Space Barbie with an approving expression was posted by Roelofs with the words “I approve” in response to an image and caption. It describes a woman who sparked controversy after she ripped off part of the Bible asking wives to be submissive to their husbands and used it to smoke weed.

Barbie smoking weed

Pieke Roelofs

Roelofs posted this Barbie in response to a news article about Uber filing a patent for an AI system, which could be used to tell if passengers were drunk and could be refused a ride. Alongside the Barbie image, she wrote: “One can always hotbox an Uber.” 

A viral American Airlines passenger turned into a Barbie

Pieke Roelofs

A TikTok of a woman accusing a fellow American Airlines passenger of not being “real” went viral in July. Many social media users used a still image from the video to post memes. 

“Get in loser, we’re going shopping”

Pieke Roelofs

This AI-generated image of three Barbies sat in a car references a scene from the movie “Mean Girls,” in which one character tells another: “Get in loser, we’re going shopping.” 

 

 

“Barbenheimer” meets “Nope”

Pieke Roelofs

A spaceship from the movie “Nope” was reimagined as a Barbie wearing a hat in a similar shape, as “Barbie” and “Robert Oppenheimer” look on. 

The disaster girl meme turned into a Barbie

Pieke Roelofs

Roelofs turned the popular “disaster girl” meme of a child standing in front of a burning building whilst smirking into a Barbie to poke fun at Doja Cat releasing a new single.

It was a light-hearted attempt to draw attention to the performer being criticized recently for her treatment of fans. 

 

 

Barbie growing weed in space

Pieke Roelofs

The artist says if using the right word as a prompt can produce an image close to what you’d visualized.

“Very often, I can get the stereotypical Barbie face if I prompt right enough,” she said. “If I ask it to do way too many things, it becomes more complex because then it also starts to influence the face more and it can look a bit creepy, so you have to really be specific.”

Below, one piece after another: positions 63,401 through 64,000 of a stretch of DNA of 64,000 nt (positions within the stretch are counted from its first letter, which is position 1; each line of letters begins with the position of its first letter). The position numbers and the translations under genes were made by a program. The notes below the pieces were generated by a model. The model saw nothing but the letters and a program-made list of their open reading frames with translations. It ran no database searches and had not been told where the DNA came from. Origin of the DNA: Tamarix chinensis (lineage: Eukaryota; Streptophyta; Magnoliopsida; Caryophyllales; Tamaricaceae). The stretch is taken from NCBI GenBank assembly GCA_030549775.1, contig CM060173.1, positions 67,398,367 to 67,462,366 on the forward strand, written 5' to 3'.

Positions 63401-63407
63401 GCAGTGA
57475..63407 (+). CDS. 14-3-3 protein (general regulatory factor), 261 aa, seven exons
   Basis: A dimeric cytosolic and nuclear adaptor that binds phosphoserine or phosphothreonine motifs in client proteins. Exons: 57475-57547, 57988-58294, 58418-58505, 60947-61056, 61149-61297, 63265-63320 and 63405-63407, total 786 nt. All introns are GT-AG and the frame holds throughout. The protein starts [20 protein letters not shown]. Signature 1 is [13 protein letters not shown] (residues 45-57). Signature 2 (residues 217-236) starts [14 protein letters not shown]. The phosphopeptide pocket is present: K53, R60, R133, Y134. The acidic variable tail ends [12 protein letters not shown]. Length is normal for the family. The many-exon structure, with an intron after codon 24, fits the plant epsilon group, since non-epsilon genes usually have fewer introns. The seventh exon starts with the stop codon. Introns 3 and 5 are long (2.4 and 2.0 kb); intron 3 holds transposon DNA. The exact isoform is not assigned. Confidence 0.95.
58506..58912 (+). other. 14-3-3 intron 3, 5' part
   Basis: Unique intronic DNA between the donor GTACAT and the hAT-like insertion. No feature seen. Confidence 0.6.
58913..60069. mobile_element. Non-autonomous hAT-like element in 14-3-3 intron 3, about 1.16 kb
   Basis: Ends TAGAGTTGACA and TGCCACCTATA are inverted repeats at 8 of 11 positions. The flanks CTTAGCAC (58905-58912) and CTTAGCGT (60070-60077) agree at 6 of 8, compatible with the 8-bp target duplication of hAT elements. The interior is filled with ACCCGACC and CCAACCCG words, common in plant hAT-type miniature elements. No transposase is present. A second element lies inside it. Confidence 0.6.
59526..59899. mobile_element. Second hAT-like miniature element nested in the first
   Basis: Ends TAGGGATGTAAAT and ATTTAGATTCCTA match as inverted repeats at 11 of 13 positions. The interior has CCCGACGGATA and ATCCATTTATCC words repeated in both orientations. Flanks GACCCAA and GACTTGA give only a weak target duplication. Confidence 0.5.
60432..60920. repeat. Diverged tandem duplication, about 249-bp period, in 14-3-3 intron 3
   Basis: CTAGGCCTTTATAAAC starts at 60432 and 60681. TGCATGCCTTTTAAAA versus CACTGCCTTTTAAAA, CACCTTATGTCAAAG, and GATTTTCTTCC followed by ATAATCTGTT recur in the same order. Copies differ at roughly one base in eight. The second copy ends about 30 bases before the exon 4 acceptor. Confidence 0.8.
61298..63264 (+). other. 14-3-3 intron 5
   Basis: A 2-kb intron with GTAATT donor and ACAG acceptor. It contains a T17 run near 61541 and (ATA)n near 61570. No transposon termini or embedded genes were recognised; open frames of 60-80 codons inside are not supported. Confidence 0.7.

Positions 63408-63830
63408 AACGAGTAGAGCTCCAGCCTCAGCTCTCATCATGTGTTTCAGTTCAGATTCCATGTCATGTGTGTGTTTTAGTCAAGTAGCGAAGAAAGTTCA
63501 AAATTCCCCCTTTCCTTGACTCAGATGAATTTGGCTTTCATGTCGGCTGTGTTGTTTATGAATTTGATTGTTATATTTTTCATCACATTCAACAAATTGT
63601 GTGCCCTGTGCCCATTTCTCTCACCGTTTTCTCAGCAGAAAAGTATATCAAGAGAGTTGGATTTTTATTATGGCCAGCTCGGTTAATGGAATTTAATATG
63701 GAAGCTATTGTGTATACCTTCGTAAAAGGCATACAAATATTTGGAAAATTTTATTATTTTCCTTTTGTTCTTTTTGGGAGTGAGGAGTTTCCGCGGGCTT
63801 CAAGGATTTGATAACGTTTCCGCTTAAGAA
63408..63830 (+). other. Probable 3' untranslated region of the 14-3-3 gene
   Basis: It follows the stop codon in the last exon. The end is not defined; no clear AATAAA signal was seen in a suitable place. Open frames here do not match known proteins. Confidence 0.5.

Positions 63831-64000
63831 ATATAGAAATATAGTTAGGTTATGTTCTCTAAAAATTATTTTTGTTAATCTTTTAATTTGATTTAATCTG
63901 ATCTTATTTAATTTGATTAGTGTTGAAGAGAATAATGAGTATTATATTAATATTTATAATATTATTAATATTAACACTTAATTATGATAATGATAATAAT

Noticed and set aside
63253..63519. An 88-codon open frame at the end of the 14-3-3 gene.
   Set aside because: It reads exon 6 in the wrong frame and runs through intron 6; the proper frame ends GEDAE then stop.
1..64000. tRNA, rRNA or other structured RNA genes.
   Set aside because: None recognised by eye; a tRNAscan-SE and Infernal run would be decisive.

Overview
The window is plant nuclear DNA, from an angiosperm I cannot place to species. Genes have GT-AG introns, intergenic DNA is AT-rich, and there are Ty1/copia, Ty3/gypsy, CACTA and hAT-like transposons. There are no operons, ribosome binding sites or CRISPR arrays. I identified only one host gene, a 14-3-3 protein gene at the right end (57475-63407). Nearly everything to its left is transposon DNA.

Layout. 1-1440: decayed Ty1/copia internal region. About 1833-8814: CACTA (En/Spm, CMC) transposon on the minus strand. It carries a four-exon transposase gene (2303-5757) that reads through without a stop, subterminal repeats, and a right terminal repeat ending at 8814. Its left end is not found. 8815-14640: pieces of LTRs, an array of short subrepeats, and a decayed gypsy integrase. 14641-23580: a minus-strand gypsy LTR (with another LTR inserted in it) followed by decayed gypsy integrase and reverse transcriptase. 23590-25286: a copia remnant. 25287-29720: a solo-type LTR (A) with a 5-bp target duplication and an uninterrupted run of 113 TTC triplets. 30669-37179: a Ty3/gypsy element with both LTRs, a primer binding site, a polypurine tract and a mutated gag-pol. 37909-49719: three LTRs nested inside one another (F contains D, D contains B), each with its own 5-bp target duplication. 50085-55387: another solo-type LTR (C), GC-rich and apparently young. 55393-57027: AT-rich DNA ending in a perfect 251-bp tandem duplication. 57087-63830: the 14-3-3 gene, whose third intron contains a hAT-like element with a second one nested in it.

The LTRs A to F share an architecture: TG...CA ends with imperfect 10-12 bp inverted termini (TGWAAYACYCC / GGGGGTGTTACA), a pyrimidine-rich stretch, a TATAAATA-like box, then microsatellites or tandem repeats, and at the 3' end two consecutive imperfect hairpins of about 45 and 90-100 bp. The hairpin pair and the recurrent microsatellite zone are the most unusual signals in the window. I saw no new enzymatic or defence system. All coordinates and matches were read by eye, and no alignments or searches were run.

Ben Shapiro reimagined as Ken

Pieke Roelofs

After Roelofs saw references to the Barbie movie all over social media, she realized that one of the messages was that Barbie could be anyone – even the conservative writer Ben Shapiro. 

“I thought, okay, if Barbie can be everything then I’m going to turn her into everything, from riding a crocodile to doing drugs and all sorts of things that are not expected,” she said.  
 

Unicorn Barbie

Pieke Roelofs

Roelofs said she enjoys making the images as it’s an outlet for creative expression that can visualize her “bizarre or random thoughts.” 

 

Two Barbies referencing the “this is fine” meme

Pieke Roelofs

Roelofs posted this image with the caption “Yes, all women are conspiring against in you” in response to a tweet by controversial British influencer Andrew Tate that says to “lock up every single girlfriend and wife on the planet.” 

Barbie gets high

Pieke Roelofs

Images of Barbie smoking dope subvert the doll’s typical depiction – just don’t expect Mattel to release Weed Barbie any time soon. 

Read the original article on Business Insider